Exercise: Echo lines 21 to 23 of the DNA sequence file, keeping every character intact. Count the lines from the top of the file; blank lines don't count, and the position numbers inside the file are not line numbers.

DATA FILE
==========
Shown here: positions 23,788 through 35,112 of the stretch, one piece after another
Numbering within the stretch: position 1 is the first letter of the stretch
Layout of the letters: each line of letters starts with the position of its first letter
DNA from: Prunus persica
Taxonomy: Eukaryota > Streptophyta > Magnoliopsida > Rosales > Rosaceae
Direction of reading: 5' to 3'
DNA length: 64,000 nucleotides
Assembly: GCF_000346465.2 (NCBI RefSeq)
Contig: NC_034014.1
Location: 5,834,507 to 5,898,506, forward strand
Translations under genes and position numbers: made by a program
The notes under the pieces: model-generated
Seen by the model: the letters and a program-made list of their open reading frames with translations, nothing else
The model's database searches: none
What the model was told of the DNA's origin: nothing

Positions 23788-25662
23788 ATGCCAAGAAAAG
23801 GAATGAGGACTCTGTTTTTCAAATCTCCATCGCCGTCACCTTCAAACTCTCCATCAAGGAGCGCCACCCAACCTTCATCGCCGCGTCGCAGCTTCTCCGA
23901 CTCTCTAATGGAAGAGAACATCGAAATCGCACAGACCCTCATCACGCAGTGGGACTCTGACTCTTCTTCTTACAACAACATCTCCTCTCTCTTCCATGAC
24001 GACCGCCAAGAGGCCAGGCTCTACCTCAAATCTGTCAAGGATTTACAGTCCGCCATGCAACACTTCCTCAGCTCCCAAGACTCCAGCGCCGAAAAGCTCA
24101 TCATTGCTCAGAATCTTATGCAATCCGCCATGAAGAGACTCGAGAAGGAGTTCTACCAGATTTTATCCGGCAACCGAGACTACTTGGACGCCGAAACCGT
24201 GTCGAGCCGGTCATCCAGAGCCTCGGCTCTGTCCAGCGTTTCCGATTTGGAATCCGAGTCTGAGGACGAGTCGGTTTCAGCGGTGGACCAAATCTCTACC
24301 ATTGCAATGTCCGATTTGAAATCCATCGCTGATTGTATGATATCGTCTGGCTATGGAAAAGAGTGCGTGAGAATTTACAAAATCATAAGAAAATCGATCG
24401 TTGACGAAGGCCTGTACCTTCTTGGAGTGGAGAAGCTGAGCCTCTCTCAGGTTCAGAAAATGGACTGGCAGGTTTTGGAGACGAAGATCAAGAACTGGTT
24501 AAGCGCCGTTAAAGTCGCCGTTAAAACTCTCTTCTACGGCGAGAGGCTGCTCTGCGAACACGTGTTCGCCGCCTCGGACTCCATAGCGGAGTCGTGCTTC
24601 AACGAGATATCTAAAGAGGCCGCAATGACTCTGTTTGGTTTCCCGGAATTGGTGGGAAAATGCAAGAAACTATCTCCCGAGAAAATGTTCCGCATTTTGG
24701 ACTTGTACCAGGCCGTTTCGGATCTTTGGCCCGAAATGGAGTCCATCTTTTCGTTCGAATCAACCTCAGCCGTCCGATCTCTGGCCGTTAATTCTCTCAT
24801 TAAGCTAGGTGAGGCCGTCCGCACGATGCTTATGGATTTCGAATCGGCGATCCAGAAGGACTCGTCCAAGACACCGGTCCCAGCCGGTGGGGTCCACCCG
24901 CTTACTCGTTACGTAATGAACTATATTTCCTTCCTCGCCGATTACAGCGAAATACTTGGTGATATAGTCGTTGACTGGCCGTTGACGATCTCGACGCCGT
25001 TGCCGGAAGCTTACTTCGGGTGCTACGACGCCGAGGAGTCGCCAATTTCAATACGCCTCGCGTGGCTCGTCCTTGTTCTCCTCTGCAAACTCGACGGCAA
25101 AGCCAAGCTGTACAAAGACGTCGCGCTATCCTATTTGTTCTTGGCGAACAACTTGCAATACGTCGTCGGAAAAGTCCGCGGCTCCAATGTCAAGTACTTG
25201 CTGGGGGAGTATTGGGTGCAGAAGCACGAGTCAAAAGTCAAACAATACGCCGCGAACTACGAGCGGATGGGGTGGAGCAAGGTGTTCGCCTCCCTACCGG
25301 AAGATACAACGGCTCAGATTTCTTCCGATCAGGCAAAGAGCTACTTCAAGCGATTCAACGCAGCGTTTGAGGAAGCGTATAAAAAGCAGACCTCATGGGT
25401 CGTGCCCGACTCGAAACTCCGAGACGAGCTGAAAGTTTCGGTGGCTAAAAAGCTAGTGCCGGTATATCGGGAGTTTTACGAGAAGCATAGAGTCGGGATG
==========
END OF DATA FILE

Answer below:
24101 TCATTGCTCAGAATCTTATGCAATCCGCCATGAAGAGACTCGAGAAGGAGTTCTACCAGATTTTATCCGGCAACCGAGACTACTTGGACGCCGAAACCGT
24201 GTCGAGCCGGTCATCCAGAGCCTCGGCTCTGTCCAGCGTTTCCGATTTGGAATCCGAGTCTGAGGACGAGTCGGTTTCAGCGGTGGACCAAATCTCTACC
24301 ATTGCAATGTCCGATTTGAAATCCATCGCTGATTGTATGATATCGTCTGGCTATGGAAAAGAGTGCGTGAGAATTTACAAAATCATAAGAAAATCGATCG